Researchers design respirators for children with neuromuscular diseases

April 15, 2013, Delft University of Technology
TU Delft designs respirators for children with neuromuscular diseases
3D imaging system for the development of the breathing mask.

TU Delft is developing a special respirator for children with a neuromuscular disease. The Sporters in Actie foundation collected €100,000 for research on this breathing mask during the 'Greatest Golf Tournament in the World' in Zoetermeer on Saturday 6 April.

Many neuromuscular diseases damage respiratory muscles, so that artificial respiration becomes necessary in time. As yet, there are no special respirators for small (up to the age of six) who require artificial respiration for extended periods. These children often have to use designed for adults. As the masks often do not fit properly this can lead to serious problems, such as caused by escaping air, facial and dental deformation, insufficient ventilation caused by leaking masks, pressure spots on the nose and forehead because the mask has to be tightened extra fast, and caused by the mask shifting due to the poor fit.

3D

TU Delft is developing a special children's . The project will cost €250,000 and the contribution by the 'Greatest Golf Tournament in the World' will help to complete the research so the mask can actually be produced. PhD student Lyè Goto of TU Delft's Faculty of Industrial Design Engineering has been developing the new mask for over a year now. 'The first and most important step is the collection of what we call the anthropometric data. These data help describe the shape of an average child's face per age category and gender. We build an inventory of 3D images of a large population of children's faces, paying particular attention to the level of diversity between the individual children. To do this, we have a system made up of six digital cameras which record the faces from various angles.'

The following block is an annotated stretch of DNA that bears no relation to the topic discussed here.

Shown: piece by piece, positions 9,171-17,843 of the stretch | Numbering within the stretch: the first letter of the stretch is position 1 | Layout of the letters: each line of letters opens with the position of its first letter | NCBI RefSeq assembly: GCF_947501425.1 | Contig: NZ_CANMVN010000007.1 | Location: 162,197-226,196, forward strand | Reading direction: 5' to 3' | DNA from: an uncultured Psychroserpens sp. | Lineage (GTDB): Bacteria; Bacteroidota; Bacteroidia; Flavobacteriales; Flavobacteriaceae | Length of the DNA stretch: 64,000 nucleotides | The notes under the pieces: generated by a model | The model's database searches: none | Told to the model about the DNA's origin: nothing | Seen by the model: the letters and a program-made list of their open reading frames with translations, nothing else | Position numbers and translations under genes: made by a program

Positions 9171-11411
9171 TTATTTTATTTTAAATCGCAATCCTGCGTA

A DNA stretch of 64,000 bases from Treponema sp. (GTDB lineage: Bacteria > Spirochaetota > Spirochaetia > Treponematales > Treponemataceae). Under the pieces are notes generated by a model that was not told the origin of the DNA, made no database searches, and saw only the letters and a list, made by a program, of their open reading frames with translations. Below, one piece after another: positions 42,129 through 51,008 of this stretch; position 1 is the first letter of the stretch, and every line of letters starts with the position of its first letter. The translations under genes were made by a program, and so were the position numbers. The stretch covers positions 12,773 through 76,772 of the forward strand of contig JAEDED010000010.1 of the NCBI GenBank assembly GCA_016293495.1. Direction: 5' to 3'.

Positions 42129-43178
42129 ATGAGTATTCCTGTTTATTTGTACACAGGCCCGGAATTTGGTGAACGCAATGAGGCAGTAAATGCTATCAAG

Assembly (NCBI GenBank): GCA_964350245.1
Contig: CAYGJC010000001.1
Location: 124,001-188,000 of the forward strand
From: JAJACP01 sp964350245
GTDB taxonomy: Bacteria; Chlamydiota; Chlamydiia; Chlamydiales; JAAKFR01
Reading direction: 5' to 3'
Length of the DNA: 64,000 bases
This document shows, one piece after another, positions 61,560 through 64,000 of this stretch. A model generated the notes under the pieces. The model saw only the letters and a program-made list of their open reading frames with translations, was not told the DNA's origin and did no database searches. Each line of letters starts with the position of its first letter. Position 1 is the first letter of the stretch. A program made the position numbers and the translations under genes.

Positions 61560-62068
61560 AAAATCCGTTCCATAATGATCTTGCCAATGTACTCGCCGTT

Researchers design respirators for children with neuromuscular diseases

Prototypes

Goto is presently photographing the faces of a few hundred healthy children aged between six months and six years. These data will be supplemented with the data of patients with neuromuscular diseases, which is necessary because these children's faces may be malformed by the disease.

'Next we have to analyse the anthropometric data, which can be a very complex operation,' explains Goto. 'Once we have completed the analysis we can deliberate on the design of the mask. We will have to decide whether to produce masks in different sizes or size categories, or to choose a modular design with a separate facepiece, or maybe another solution. I will have working prototypes ready by the third year of my PhD research, after which we want to involve the industry in the project.'

TU Delft is collaborating on the research with Sophia Children's hospital in Rotterdam, Youth Healthcare and other scientists. Dr Johan Molenbroek, TU Delft's project leader: 'The treatment of these children has been suboptimal for decades. Thanks to this research, soon the youngest children will be able to have their own personal and comfortably fitting respirators as well. The children and their parents and carers will sleep better at night and we will see fewer complications among these young patients.'

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